Unless specified otherwise, no reservations are necessary for any trip. Trips are for members and considered a member benefit. On occasion in the past, we have let members bring one non-member guest, once, as sort of a free trial, to see if they like the experience enough to join. If you are in that situation, ask Brian Luther, our Field Trip Chairperson, (and Identification Chairperson as well) if it’s OK to bring a friend once. Sometimes carpools can be arranged in advance via the group email lists. Members generally arrive at the trip site between 8am and 9am.
William Padilla Brown – Fungal Fortunes
The field of mycology has never been more accessible to the public. With online forums, books from experts and workshops in almost all major cities in the U.S., we are seeing more and more ‘amateur mycologists’ contributing to our understanding of Fungi! William will be speaking on how he went from dropping out of high school to culturing wild mushrooms, starting a farm and learning how to grow Cordyceps militaris. Learn how fungi and mushrooms can be incorporated into whole system designs for the home/farm and community for food, medicine and remediation.
William Padilla-Brown had the opportunity to grow up traveling, living in England, Taiwan, Mexico, New York he now is back in his hometown of New Cumberland, PA. He is a social entrepreneur, citizen scientist, mycologist, amateur phycologist, urban shaman, poet and father to his beloved 3-year old son, Leo. Leaving high school at age 16, Will pursued a non-traditional, independent approach to learning and actively promotes alternative education. He holds Permaculture Design Certificates from Susquehanna Permaculture and NGOZI. In 2014, he established Community Compassion, a nonprofit focused on radical sustainability, based in New Cumberland, PA. In 2015 he founded MycoSymbiotics LLC – a mycological research and mushroom production business. He has raised over 30 types of mushrooms and 6 types of algae. He is driving mycological research in the areas of food production, mycoremediation and medicinal value. Will educates children and adults alike about topics ranging from nutrition to mushroom cultivation, having led workshops and various programs all over the country. Will is proud to be a contributing editor for Fungi Magazine, the foremost Mycological periodical.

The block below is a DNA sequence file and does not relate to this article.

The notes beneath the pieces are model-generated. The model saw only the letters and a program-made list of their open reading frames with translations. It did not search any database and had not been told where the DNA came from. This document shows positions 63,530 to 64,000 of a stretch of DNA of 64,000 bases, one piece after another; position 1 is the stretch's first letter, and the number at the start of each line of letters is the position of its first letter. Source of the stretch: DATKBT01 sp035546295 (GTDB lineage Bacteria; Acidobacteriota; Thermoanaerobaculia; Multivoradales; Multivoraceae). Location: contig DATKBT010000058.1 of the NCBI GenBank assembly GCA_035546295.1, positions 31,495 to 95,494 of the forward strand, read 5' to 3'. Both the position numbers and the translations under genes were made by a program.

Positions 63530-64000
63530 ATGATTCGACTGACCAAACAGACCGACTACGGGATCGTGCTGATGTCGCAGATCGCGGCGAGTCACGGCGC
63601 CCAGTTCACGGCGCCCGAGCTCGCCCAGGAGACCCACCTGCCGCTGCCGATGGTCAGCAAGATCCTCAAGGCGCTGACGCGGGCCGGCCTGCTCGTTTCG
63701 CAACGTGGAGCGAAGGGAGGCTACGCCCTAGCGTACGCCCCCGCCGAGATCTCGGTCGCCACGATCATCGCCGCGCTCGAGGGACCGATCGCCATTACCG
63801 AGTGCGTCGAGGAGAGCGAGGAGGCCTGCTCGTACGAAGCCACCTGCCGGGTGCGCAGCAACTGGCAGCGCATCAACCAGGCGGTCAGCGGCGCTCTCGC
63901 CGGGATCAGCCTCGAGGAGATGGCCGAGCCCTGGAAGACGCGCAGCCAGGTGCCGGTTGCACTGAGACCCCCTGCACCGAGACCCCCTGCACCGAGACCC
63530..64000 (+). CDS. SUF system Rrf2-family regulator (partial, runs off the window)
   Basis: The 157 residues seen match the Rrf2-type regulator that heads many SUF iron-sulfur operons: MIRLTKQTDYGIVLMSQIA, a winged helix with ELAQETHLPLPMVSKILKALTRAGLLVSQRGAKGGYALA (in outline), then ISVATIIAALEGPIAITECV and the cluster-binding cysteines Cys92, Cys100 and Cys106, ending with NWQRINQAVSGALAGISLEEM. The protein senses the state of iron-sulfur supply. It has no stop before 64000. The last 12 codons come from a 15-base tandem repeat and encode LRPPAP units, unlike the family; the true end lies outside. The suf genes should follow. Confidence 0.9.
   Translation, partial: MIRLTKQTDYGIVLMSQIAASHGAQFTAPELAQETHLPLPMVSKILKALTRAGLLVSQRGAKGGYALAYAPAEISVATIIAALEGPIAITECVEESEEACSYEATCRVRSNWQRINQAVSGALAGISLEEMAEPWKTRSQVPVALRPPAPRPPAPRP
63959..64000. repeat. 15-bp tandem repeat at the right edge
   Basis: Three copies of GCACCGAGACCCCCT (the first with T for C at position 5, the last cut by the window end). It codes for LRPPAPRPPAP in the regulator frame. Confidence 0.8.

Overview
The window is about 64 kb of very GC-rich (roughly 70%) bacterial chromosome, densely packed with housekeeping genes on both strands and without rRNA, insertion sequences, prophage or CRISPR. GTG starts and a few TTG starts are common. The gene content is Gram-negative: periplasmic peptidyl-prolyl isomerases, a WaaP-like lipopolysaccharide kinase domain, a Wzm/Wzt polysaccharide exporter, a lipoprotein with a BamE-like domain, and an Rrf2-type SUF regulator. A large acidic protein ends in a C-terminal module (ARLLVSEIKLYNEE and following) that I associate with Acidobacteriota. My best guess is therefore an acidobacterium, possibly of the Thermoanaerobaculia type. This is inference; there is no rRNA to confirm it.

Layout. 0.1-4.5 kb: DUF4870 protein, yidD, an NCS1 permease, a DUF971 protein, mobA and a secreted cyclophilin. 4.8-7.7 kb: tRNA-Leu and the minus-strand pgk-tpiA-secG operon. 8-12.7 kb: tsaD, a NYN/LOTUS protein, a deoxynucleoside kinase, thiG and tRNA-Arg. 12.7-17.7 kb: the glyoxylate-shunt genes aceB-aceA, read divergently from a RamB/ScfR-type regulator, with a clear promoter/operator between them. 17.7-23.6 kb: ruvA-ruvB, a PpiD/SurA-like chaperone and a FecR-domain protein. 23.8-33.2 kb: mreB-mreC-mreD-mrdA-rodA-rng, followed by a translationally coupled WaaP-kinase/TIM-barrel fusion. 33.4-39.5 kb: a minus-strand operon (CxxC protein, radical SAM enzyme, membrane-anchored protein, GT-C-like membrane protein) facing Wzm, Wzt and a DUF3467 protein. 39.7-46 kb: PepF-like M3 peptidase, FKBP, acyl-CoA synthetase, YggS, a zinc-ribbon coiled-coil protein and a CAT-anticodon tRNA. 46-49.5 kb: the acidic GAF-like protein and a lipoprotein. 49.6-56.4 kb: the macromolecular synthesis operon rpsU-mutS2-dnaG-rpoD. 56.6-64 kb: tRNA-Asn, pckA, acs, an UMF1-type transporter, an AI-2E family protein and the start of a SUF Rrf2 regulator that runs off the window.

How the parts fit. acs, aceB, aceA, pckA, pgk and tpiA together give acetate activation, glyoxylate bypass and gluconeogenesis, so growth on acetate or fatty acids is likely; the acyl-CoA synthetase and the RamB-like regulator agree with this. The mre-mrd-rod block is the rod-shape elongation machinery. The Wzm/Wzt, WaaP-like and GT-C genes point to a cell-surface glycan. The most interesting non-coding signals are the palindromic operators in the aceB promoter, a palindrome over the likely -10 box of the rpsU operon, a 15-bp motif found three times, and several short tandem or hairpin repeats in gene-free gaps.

Doors open at 6:30 pm at the Center for Urban Horticulture. Come early and bring any mushrooms you want identified!
by Brady Raymond
I couldn’t get the idea out of my head that Morel season may be starting early for me this year, as I jetted across western skies on my way south to Silver City, New Mexico. I had found a few articles online about mushrooming down yonder but I couldn’t find much on the topic. All I really had to go on was the weather and as things go around here, things down there seemed just about perfect. For those of you interested only in mushrooms, I’ll be up front, I didn’t find much. However, it was a good exercise in getting my eyes tuned up for the season albeit maybe tuned a little sharp as I was looking for cacti.
Silver City is located in Grant County in Southwestern New Mexico, it rests at 5900 ft. and is home to around 10,000 people. I’ve visited this region some fourteen years earlier on a road trip with a friend just out of high school and things still looked pretty much the same. One thing that caught my attention on this trip was the incredible abundance of lichen, all sorts of the stuff coating rock and tree alike. I’m no lichen expert so these couple of photos will have to suffice, but trust me when I say it was everywhere, adding little splashes of color to the browns and grays that dominate the landscape.
Lichen, lichen everywhere.
Emory Pass 8200 ft.
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Waxcaps In Seattle City Parks
by Paul A. Hill
In the dark days of winter, I’m still thinking of mushrooms, but sometimes they are hard to find. Luckily in January, I often start seeing Waxcaps in my local wooded city parks. I believe there are at least three species I have spotted over the years in Seward Park on Lake Washington in SE Seattle. All of the following photos were taken in 2017. A note on usage, Waxy Caps or Waxcaps are both names used for several related genera in Hygrophoraceae family. Above is a picture of the common red Hygrocybe with lots of yellow, but little, if any white. I identify it as H. aurantiosplendens, generally because of the colors and size.
The following photo is of a ragged H. aurantiosplendens showing the orange-red gills. In January, I often come across these orange-red Hygrocybe which have become tattered. It appears the mice and slugs in the park nibble on them through the winter. Since these Hygrocybe seem to be the first ones up in January and there are not very many of them, they seem to suffer more nibbles then those which come up in larger numbers later in the winter.
Hygrocybe aurantiosplendens, this specimen has seen better days.